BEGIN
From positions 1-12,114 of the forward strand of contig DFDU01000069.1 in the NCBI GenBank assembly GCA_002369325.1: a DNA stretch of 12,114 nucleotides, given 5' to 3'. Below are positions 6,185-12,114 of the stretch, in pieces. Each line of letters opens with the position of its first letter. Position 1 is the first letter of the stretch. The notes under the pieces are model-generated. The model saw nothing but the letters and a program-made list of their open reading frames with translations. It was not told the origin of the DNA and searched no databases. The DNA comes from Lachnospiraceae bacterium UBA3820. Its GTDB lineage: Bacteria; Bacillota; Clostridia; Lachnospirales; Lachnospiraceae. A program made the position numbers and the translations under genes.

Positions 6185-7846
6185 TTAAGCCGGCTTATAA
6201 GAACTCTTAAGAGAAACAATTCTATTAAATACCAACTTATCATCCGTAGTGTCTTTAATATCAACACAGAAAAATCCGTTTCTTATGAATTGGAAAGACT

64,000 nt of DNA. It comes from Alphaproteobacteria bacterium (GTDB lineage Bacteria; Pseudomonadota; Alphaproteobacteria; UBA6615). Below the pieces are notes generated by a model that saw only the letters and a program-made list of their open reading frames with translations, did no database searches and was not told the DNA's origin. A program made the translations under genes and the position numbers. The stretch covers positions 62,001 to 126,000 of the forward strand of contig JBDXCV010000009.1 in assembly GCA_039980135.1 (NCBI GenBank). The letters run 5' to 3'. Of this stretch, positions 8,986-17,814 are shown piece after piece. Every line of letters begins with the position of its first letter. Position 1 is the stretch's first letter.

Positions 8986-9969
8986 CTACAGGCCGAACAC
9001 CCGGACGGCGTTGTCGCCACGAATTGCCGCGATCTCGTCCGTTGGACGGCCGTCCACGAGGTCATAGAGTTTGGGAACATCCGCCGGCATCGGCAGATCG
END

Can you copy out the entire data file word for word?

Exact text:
From positions 1-12,114 of the forward strand of contig DFDU01000069.1 in the NCBI GenBank assembly GCA_002369325.1: a DNA stretch of 12,114 nucleotides, given 5' to 3'. Below are positions 6,185-12,114 of the stretch, in pieces. Each line of letters opens with the position of its first letter. Position 1 is the first letter of the stretch. The notes under the pieces are model-generated. The model saw nothing but the letters and a program-made list of their open reading frames with translations. It was not told the origin of the DNA and searched no databases. The DNA comes from Lachnospiraceae bacterium UBA3820. Its GTDB lineage: Bacteria; Bacillota; Clostridia; Lachnospirales; Lachnospiraceae. A program made the position numbers and the translations under genes.

Positions 6185-7846
6185 TTAAGCCGGCTTATAA
6201 GAACTCTTAAGAGAAACAATTCTATTAAATACCAACTTATCATCCGTAGTGTCTTTAATATCAACACAGAAAAATCCGTTTCTTATGAATTGGAAAGACT

64,000 nt of DNA. It comes from Alphaproteobacteria bacterium (GTDB lineage Bacteria; Pseudomonadota; Alphaproteobacteria; UBA6615). Below the pieces are notes generated by a model that saw only the letters and a program-made list of their open reading frames with translations, did no database searches and was not told the DNA's origin. A program made the translations under genes and the position numbers. The stretch covers positions 62,001 to 126,000 of the forward strand of contig JBDXCV010000009.1 in assembly GCA_039980135.1 (NCBI GenBank). The letters run 5' to 3'. Of this stretch, positions 8,986-17,814 are shown piece after piece. Every line of letters begins with the position of its first letter. Position 1 is the stretch's first letter.

Positions 8986-9969
8986 CTACAGGCCGAACAC
9001 CCGGACGGCGTTGTCGCCACGAATTGCCGCGATCTCGTCCGTTGGACGGCCGTCCACGAGGTCATAGAGTTTGGGAACATCCGCCGGCATCGGCAGATCG